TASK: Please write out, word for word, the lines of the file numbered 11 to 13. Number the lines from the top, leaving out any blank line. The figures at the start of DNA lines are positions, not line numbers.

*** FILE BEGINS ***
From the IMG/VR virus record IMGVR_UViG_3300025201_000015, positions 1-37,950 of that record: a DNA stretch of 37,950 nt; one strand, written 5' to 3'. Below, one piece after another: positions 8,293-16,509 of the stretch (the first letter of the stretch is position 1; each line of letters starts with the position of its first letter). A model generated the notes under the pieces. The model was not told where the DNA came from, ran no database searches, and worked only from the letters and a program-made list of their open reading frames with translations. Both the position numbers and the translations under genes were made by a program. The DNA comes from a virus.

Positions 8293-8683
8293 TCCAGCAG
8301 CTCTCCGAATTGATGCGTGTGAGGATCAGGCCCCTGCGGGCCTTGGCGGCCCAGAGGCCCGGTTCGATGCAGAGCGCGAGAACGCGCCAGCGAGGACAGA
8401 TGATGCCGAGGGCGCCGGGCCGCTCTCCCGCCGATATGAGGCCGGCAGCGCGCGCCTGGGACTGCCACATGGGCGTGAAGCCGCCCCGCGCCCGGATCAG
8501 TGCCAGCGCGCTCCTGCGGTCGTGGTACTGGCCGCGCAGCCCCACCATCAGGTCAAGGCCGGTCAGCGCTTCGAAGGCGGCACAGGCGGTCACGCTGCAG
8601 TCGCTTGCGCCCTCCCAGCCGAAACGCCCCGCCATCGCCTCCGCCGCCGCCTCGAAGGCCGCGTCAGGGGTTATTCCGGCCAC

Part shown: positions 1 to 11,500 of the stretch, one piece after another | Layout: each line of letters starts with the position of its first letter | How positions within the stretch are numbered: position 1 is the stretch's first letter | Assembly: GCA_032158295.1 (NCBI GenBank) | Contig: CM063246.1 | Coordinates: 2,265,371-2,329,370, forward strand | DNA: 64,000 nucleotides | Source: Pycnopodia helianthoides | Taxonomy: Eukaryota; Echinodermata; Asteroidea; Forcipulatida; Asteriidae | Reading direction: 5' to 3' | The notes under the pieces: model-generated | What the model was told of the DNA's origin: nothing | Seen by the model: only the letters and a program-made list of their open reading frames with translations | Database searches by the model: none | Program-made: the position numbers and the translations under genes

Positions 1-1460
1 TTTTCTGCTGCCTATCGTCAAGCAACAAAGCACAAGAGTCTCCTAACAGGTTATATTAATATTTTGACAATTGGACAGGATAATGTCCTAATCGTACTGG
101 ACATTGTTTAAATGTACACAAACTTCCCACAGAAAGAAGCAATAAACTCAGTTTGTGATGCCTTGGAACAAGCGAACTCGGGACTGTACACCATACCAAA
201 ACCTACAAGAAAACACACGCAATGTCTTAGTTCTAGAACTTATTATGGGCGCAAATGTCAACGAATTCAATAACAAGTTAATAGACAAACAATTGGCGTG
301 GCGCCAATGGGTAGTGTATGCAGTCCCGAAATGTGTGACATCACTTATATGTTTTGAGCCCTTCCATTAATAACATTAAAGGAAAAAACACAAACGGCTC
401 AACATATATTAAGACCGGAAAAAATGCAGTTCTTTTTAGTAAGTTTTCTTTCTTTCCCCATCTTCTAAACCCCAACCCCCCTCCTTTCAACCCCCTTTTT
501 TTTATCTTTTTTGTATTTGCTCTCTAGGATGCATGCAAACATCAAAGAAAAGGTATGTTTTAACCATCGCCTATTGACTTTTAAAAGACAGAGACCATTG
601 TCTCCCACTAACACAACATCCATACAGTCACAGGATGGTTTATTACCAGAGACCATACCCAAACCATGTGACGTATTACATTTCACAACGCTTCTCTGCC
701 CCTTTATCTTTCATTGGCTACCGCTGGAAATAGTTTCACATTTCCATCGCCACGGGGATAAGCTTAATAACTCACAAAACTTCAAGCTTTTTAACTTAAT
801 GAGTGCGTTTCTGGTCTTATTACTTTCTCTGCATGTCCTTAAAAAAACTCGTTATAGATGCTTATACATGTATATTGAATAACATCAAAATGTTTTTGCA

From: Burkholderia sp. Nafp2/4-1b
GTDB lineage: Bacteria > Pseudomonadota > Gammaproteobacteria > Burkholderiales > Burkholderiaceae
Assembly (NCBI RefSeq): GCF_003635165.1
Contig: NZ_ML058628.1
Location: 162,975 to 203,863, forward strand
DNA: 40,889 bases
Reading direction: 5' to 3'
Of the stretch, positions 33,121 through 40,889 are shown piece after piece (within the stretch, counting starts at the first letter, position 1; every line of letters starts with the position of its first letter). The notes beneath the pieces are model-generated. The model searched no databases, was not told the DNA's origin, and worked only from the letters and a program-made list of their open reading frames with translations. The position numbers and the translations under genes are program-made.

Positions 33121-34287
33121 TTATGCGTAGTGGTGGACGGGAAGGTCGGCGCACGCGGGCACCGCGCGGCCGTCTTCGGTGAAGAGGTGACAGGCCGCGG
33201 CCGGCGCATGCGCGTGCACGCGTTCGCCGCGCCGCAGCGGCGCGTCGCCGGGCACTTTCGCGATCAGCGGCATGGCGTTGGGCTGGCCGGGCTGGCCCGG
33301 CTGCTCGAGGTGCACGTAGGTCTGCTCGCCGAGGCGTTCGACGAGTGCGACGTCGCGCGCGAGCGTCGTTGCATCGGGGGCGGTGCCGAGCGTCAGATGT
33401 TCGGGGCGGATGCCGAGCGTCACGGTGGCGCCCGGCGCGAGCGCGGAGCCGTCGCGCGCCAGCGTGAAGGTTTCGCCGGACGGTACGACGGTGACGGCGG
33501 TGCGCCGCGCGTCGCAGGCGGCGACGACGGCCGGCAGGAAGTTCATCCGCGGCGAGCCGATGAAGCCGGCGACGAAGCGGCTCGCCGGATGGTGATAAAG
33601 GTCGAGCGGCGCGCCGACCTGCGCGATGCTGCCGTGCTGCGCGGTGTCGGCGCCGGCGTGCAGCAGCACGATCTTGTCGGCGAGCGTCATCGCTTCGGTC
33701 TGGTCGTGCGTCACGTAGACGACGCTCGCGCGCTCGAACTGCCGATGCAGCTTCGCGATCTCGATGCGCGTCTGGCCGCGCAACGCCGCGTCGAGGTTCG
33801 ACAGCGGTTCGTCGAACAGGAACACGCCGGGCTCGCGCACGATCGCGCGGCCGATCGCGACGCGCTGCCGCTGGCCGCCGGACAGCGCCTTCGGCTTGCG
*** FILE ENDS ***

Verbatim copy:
101 ACATTGTTTAAATGTACACAAACTTCCCACAGAAAGAAGCAATAAACTCAGTTTGTGATGCCTTGGAACAAGCGAACTCGGGACTGTACACCATACCAAA
201 ACCTACAAGAAAACACACGCAATGTCTTAGTTCTAGAACTTATTATGGGCGCAAATGTCAACGAATTCAATAACAAGTTAATAGACAAACAATTGGCGTG
301 GCGCCAATGGGTAGTGTATGCAGTCCCGAAATGTGTGACATCACTTATATGTTTTGAGCCCTTCCATTAATAACATTAAAGGAAAAAACACAAACGGCTC